Aurea opened its 2010-2011 season at the Pawtucket Arts Festival with a tribute to Pulitzer Prize winning poet (and Rhode Island native son) Galway Kinnell titled How Many Nights, featuring the Clarinet Quintets of Brahms and Mozart with RI Philharmonic principal clarinetist, Ian Greitzer; and returned to the FirstWorks Providence Festival with a performance at the RISD Museum titled The Search, based on a series of 23 serigraphs by artist/designer Morris Nathanson conceived as a continuous narrative and allegorical journey. Music for the program included works by Bartok, Schonthal, Shostakovitch, Milhaud, Pärt, and Mendelssohn. The season wrapped up with a July performance celebrating the work of composer David Amram, at Trinity Church in Newport, Rhode Island.

With the group’s three other founding members, actor Nigel Gore, harmonica virtuoso and reader Chris Turner, and artistic director and violist Consuelo Sherba, Aurea has collaborated with many guests, including actors Gabrielle Sherba, Elena Araoz, Kim Dilts, Charles Weinstein, Rudy Sanda, and Bob Colonna; violinists Katherine Winterstein, Alexei Shabalin, Megumi Stohs, and Jesse Holstein; violist Kate Vincent; cellists Emmanuel Feldman, Jing Li, Raphael Popper-Keiser, Mathias Naegele, Ted Mook, Miguel Rocha, and Catherine Strynckx; pianists George Lopez, Judith Lynn Stillman, and Virginia Eskin; flutists Susan Thomas, Peggy Friedland, and Rachel Braude; oboist Cheryl Bishkoff; clarinetist Ian Greitzer; singers Diana McVey, and Gigi Mitchell-Velasco; harpsichordist Fred Jodry; composers Paul Phillips, Bill Barclay, David Amram; and others.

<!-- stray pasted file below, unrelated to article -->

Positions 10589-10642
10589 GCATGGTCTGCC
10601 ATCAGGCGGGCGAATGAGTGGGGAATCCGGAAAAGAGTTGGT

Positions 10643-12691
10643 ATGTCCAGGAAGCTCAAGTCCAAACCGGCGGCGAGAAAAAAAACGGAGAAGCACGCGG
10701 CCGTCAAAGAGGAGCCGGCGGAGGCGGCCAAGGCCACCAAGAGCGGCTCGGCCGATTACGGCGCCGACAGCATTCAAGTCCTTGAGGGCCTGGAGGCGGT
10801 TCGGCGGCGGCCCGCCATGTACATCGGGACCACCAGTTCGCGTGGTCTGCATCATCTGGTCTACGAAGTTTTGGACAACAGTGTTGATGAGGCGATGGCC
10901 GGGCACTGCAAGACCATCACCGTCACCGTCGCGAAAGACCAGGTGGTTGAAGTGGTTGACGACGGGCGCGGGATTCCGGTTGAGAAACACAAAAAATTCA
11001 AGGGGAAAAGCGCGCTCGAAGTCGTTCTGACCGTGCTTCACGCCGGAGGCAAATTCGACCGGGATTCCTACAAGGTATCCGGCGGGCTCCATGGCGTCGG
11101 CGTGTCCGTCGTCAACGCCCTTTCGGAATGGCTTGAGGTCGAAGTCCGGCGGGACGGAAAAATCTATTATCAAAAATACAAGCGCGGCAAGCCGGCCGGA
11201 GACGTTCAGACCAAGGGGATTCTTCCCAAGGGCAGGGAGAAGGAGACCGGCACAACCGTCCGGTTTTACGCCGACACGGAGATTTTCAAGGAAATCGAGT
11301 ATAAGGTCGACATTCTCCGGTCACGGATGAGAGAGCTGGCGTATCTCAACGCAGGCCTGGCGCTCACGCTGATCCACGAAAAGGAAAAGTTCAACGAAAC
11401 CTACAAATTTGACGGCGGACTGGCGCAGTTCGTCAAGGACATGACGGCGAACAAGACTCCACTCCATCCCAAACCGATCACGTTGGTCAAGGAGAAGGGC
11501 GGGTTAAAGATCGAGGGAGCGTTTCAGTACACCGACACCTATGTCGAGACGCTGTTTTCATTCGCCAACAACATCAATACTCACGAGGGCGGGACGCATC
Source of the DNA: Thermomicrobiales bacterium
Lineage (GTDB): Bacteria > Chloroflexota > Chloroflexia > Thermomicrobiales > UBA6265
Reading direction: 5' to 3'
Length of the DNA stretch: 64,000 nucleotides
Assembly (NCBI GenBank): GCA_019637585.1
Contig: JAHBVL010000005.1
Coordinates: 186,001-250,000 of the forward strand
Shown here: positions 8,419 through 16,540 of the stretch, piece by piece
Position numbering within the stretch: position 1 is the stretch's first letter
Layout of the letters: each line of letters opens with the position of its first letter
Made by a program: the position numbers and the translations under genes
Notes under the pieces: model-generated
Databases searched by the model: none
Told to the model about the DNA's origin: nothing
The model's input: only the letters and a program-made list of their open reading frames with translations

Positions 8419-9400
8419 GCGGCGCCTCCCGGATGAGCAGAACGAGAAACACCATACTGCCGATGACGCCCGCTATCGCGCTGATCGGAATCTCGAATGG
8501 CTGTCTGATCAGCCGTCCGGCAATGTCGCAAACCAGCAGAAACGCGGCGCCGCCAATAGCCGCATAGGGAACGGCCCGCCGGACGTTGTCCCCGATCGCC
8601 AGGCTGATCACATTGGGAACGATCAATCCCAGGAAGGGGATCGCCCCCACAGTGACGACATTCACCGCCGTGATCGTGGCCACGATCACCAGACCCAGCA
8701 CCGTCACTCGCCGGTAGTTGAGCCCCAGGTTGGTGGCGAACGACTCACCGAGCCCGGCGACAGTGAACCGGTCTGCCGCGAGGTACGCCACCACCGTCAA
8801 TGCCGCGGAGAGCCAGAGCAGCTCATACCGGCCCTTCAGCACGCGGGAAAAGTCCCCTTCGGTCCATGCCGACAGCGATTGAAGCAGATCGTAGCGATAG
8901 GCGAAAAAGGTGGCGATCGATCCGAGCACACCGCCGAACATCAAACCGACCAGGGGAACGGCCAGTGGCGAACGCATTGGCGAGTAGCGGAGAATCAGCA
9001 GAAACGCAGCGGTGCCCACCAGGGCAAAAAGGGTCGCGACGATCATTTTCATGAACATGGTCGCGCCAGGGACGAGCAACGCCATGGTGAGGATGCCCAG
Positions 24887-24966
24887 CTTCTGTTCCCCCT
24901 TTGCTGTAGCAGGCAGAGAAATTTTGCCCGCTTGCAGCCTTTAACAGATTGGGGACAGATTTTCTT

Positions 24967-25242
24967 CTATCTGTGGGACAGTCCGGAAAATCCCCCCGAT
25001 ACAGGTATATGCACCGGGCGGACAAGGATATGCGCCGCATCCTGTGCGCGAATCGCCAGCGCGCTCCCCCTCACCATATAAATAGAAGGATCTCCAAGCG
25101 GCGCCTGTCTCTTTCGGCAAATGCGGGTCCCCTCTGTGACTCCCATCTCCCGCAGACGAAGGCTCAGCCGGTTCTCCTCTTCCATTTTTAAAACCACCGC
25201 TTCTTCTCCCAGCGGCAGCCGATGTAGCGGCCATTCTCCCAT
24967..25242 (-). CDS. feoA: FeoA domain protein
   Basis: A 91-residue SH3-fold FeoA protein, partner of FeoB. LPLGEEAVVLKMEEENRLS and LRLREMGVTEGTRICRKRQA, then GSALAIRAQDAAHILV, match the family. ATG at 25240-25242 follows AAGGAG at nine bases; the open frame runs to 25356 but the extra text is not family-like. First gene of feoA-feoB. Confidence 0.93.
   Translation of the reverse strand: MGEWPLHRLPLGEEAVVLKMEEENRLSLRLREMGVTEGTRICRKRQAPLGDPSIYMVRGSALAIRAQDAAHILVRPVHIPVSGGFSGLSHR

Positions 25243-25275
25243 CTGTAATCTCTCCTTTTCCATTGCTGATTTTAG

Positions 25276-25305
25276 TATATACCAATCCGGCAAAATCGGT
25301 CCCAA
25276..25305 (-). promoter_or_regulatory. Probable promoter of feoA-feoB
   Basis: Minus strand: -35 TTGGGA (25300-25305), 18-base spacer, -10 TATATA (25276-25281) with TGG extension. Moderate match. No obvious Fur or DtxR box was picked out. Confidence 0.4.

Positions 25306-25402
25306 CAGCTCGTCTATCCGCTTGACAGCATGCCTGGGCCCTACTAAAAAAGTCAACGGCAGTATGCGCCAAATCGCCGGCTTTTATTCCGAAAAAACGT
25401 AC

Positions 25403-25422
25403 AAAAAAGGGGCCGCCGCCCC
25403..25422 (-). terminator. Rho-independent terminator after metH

Aurea has performed at the First Works Providence Festival, the Chicago Humanities Festival, the New York University Humanities Festival, and around New England. During the summer of 2009, they performed twice at Shakespeare and Company in Lenox, Massachusetts. Aurea’s performances have been supported by the Rhode Island State Council for the Arts, the Rhode Island Council on the Humanities, the Cogut Center for the Humanities at Brown University, the Brown University Creative Arts Council, the City of Pawtucket, the City of Providence, the City of Chicago, the Poetry Foundation (Chicago), the Rhode Island Foundation, Ocean State Charities, New York University, the Friends of Aurea, the Brown University Department of Comparative Literature, the Brown University Department of Music, The Rhode Island Philharmonic Orchestra, and others. Aurea’s numbered limited edition recording of String Quartet No. 4 (“Amazing Grace”) by Ben Johnston can be found in the Orwig Music Library and in the special collection of the John Hay Library at Brown University.

Recent Aurea projects include Darwin at Sea, featuring music of Haydn, Beethoven, and Mendelssohn, with the words of Charles Darwin; Reflections on Rilke, featuring music of Beethoven, Berg, Webern, Ravel, and a new work written for Aurea by composer Bill Barclay, music director at Shakespeare & Company in Lenox, MA., with the words of poet Rainer Maria Rilke, including translations by Galway Kinnell & Hannah Liebmann; Moby Dick, featuring the words of Herman Melville with music of Beethoven and Webern; as well as New and Dangerous Opinions of Roger Williams, which was performed in 2012 at Providence First Baptist Church (founded by Roger Williams), with performances planned for Newport and other places in Rhode Island in 2012-2013. Tour concerts to Falmouth, MA, Woods Hole, MA, and the Maverick Festival in Woodstock, NY, are planned for the 2012-2013 season. For more information on Aurea’s activities, including a short video about the group, visit www.AureaEnsemble.org.